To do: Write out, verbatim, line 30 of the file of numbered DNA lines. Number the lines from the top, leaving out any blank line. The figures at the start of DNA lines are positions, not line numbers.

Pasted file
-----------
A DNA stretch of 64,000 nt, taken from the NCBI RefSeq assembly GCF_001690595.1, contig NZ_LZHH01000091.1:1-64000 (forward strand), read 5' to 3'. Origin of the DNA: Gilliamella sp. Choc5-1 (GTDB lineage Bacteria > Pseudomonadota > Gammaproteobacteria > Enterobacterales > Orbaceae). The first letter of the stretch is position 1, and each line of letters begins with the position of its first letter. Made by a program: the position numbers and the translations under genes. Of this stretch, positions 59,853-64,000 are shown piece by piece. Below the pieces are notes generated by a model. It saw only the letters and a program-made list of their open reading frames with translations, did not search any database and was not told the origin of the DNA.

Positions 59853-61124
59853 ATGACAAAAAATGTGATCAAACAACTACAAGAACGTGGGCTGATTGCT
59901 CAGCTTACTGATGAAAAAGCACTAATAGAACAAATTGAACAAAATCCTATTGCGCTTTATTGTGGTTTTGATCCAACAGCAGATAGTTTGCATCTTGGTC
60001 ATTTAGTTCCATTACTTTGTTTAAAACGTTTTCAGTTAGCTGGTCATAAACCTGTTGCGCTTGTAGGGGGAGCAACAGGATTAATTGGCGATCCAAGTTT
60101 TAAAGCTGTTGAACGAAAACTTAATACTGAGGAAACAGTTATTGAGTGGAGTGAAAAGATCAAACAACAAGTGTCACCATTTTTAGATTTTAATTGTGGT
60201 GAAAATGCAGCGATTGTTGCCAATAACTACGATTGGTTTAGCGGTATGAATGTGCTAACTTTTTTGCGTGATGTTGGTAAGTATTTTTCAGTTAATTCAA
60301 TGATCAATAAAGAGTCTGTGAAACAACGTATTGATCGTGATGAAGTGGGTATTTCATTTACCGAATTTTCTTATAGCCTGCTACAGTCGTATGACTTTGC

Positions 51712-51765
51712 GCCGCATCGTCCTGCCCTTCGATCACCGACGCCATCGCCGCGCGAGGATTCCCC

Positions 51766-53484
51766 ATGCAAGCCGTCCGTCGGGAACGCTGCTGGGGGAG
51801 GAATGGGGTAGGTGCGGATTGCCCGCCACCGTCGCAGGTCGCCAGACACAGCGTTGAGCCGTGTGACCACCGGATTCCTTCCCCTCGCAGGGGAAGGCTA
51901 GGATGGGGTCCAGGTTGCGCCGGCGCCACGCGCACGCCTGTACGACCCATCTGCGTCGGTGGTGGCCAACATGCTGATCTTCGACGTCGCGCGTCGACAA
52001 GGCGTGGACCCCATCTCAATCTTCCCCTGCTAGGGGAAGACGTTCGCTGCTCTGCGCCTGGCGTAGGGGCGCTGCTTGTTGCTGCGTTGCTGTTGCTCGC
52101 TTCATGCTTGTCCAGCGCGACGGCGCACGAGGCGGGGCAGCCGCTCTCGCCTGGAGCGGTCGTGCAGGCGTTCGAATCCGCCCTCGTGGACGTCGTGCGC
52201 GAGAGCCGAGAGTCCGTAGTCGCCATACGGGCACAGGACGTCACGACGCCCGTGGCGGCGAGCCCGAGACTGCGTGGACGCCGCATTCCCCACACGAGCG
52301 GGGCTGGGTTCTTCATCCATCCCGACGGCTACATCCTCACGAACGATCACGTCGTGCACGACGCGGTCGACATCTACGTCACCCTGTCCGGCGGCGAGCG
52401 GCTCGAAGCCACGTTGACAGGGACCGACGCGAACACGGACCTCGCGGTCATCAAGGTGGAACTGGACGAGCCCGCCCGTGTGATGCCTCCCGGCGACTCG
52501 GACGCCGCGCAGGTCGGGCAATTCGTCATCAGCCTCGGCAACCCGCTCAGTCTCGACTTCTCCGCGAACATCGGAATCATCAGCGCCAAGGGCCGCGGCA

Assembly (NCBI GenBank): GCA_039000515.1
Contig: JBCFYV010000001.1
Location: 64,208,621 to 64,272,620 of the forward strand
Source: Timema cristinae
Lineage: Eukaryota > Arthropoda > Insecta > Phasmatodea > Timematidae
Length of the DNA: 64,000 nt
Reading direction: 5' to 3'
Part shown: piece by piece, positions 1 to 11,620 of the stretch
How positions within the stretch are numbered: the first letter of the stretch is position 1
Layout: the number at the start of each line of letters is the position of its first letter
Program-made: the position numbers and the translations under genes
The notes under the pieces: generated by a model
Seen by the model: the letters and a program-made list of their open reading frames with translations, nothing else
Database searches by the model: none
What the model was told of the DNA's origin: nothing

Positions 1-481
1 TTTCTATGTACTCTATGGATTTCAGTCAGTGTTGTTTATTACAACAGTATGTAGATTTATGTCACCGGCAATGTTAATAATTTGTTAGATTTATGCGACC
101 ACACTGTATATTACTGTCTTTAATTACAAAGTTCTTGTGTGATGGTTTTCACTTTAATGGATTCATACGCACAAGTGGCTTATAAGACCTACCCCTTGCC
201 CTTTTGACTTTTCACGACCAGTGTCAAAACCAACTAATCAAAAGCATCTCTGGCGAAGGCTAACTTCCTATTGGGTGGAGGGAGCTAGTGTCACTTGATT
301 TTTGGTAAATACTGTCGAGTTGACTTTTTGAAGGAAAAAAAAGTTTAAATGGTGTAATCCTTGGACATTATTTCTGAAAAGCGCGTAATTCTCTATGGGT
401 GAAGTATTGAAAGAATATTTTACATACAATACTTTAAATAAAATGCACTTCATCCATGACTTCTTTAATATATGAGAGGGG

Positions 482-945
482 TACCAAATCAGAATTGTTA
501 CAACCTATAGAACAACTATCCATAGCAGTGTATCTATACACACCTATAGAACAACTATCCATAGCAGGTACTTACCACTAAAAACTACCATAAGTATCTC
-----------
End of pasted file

Layout: the number at the start of each line of letters is the position of its first letter